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iPad  header logo

Absorption


For: iPad   Also on: iPhone

Rather absorbing

Product: Absorption | Developer: Lemon Jam Studio | Format: iPad | Genre: Action, Arcade | Players: 1 | Version: Europe
 
Absorption iPad, thumbnail 1
I never know what to make of quick little arcade survival-type games at first.

Sometimes I play them for a second and immediately forget about them, and sometimes I totally fall in love. It's the combination of style and gameplay that does it, really.

So where does Absorption sit in that incredibly binary metric? It's sort of somewhere in the middle.

Stick close

Absorption is a pretty sleek minimal survival game. You drag a finger across the screen to move a little circle-thing around while trying not to crash into several different kinds of enemy shapes.

And of course different shapes have different behaviors. There are exploding red circles that destroy other enemies within range when they go, and little blue star-looking jerks that can only be seen when they're close to you. I hate those things (in a good way).

IAPs explained
Absorption's in-app purchases are few and reasonable. All you have to worry about is whether or not to pay £1.49 / $1.99 to remove ads and double the points in every game.

If you plan to play a lot, it'll probably be worth it just to get rid of those rather irritating pop-ups.
What really sets it apart is how you have to get close to enemies in order to destroy them.

Once your circle is near enough to a rival shape, a beam will shoot out and connect to it. The longer this beam stays connected the more damage it will do, until the target is destroyed. Or until you smash into something in the ever-changing environment.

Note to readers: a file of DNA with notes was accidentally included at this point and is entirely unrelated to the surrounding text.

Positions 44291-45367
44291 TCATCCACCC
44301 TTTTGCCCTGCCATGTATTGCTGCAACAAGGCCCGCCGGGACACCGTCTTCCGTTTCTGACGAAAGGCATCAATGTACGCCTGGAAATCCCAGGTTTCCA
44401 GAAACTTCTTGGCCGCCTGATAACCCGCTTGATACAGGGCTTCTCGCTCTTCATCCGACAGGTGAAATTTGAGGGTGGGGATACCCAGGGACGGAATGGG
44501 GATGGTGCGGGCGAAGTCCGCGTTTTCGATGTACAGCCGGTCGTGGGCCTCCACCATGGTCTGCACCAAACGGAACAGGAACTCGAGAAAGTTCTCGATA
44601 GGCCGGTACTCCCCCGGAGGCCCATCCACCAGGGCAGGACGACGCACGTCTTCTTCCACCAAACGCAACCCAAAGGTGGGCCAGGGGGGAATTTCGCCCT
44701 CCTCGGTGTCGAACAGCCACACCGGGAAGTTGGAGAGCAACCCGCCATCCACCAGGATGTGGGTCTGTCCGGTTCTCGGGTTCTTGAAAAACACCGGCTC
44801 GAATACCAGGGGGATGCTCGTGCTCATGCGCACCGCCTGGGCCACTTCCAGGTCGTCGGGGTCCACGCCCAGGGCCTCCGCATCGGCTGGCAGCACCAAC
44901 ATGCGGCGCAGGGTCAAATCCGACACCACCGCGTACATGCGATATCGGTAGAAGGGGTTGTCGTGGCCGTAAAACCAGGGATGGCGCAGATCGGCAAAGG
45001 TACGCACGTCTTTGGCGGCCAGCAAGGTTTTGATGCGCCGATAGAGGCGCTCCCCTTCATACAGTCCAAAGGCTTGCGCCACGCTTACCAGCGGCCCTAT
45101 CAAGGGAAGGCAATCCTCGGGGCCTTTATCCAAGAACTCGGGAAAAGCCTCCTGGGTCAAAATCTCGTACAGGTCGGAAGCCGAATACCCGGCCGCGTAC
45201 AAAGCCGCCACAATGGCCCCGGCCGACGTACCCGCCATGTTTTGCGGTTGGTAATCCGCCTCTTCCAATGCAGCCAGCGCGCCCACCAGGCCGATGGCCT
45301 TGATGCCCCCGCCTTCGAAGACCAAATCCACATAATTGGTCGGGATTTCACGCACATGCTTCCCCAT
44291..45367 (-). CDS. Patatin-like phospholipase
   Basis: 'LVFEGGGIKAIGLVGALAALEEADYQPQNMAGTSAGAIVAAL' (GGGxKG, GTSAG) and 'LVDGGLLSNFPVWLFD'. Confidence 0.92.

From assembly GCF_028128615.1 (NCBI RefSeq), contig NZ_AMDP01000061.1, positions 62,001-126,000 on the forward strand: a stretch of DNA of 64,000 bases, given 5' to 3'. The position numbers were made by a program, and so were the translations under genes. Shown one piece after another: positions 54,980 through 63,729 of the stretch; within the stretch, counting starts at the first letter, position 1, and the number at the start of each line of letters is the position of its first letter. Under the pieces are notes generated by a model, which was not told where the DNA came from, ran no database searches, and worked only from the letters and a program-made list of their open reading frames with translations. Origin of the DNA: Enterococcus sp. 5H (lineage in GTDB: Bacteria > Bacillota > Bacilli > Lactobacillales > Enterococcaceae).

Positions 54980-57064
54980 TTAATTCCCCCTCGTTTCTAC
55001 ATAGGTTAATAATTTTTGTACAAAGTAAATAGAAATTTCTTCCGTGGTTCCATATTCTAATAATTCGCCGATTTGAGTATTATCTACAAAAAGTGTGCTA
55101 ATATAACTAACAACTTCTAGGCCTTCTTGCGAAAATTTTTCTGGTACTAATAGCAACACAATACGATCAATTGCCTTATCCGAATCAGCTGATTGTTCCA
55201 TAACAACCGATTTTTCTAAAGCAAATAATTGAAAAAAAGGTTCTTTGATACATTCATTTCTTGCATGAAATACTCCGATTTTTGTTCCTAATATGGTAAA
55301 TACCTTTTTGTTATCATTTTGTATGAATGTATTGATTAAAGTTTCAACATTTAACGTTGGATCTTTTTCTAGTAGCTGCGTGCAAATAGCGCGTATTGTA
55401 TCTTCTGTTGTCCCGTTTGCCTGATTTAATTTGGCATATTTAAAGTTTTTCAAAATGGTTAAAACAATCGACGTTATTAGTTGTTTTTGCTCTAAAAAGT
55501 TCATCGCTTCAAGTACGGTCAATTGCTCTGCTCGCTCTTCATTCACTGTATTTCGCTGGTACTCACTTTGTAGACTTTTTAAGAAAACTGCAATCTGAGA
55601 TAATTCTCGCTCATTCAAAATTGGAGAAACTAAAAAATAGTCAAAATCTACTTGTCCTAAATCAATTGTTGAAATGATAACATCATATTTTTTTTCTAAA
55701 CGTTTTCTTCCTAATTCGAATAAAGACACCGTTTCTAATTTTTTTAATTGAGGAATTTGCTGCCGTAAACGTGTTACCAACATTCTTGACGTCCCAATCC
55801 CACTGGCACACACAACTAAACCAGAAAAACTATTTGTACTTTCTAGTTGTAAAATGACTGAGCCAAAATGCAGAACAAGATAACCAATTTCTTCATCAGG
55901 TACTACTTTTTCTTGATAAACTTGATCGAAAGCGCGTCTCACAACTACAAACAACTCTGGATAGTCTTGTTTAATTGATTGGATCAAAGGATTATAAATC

Just not too close

It all makes for a frantic dodge-a-thon that can be brutal but still lure you in for more. At least until you accidentally tap one one of those obnoxious ads that like to pop-up after you fail.

I get the point of them, but the "tap to continue" screen always appears first, with the ads shuffling in front of it, oftentimes while I'm in mid-tap.

I also was a bit disappointed to realise that the enemy wave configurations aren't random (although their order is to a degree).

It's not a massive problem or anything, but it takes some of that desirable craziness away when you see a group coming and know you've dealt with that exact setup a half a dozen times already.

Still, Absorption is a fun little survival game. If you can deal with the obnoxious ads and don't mind a lack of procedurally generated stuff, it's probably something you should check out.
 
Absorption
Reviewer photo
Rob Rich | 10 October 2014
Absorption has some nice ideas, and aside from a few niggles, it's well worth a look
 
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